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MARIO MERZ

HALL 2.0

STAND F16

(1925-2003, Milan)

This artwork is the scale model for a piece that was supposed to be presented at the artist's solo exhibition at the Institute for Contemporary Art in Nagoya in 1988. Mario Merz concept of living and nature develops into the iconic shape of his Igloo which represents the primordial human condition of life on earth.

Mario Merz has been represented by Christian Stein since 1967.

On view: Mario Merz - Galleria Christian Stein, Milan 2022

Mario Merz is one of the most influential artists of his generation. As a pioneer of the Arte Povera movement, his work is characterized by a close connection with nature and life. Merz often juxtaposed the organic and inorganic, exploring experiences of life and humanity. Ideas regarding infinity and repetition are also central to his work, and he is perhaps most famous for his igloo constructions and his fascination with the Fibonacci sequence (the mathematical formula for growth patterns found in many forms of life).


His work can be found in numerous important collections worldwide, including:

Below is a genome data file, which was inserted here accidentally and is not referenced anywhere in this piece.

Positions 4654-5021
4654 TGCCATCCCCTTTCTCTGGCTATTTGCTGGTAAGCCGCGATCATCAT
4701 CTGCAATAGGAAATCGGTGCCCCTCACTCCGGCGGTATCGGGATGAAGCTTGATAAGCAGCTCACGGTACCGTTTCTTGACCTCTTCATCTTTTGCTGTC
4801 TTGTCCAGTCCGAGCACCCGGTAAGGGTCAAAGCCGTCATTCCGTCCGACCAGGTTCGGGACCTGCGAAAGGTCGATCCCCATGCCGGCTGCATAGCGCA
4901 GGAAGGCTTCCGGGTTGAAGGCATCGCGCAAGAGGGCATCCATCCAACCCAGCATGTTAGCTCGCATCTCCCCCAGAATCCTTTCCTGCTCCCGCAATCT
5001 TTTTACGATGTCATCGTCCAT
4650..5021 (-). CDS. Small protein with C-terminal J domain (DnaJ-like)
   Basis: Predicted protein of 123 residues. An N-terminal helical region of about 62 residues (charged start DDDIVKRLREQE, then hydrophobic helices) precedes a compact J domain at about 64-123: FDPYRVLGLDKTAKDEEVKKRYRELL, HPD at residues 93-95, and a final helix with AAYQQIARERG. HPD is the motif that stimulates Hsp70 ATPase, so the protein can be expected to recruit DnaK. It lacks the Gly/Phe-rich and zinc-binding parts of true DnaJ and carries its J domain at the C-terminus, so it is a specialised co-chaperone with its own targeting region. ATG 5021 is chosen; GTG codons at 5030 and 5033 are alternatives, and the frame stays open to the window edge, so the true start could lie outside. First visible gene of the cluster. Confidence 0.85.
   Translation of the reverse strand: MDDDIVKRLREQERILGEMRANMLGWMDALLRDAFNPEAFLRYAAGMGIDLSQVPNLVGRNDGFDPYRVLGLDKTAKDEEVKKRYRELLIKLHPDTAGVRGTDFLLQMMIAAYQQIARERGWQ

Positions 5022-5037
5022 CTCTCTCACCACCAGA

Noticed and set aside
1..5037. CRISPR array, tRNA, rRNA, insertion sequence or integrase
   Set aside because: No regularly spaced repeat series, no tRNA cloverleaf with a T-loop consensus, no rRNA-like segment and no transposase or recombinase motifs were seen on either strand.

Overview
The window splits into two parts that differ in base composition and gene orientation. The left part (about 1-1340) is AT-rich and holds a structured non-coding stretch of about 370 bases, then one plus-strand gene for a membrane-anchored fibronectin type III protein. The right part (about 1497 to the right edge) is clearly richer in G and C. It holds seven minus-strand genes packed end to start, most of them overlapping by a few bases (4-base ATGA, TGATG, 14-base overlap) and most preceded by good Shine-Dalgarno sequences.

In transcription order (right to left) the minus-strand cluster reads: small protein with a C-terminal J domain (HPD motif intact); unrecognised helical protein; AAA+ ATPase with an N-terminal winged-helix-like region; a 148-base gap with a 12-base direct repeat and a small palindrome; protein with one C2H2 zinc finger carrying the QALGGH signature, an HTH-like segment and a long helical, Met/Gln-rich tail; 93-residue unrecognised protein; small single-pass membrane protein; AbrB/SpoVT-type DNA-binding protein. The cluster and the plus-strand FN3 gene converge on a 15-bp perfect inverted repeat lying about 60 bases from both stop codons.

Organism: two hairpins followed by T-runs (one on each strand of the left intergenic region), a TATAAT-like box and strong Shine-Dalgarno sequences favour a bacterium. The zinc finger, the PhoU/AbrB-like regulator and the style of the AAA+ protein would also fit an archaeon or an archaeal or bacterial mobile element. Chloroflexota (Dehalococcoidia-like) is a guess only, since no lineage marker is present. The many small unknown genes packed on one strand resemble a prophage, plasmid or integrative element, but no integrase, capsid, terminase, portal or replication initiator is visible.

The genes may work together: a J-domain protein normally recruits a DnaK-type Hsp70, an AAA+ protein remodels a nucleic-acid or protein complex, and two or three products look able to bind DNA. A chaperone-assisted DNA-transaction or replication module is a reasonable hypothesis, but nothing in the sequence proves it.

MoMA, The Museum of Modern Art, New York; Pinault Collection, Paris; La Galleria Nazionale, Roma; Albright-Knox Art Gallery, Buffalo; Art Institute of Chicago; ARTIST ROOMS, National Galleries of Scotland and Tate; Dia Art Foundation; La Caixa Contemporary Art Collection; Centre Georges Pompidou, Paris; Herbert Foundation, Gent; Hirshhorn Museum and Sculpture Garden, Washington D.C.; San Francisco Museum of Modern Art, San Francisco; Stedelijk Museum Amsterdam; Walker Art Center, Minneapolis; Castello di Rivoli, Turin.

Untitled, 1988, glass, steel and metal mesh, cm.h. 37x160x65

Provenance: the artist

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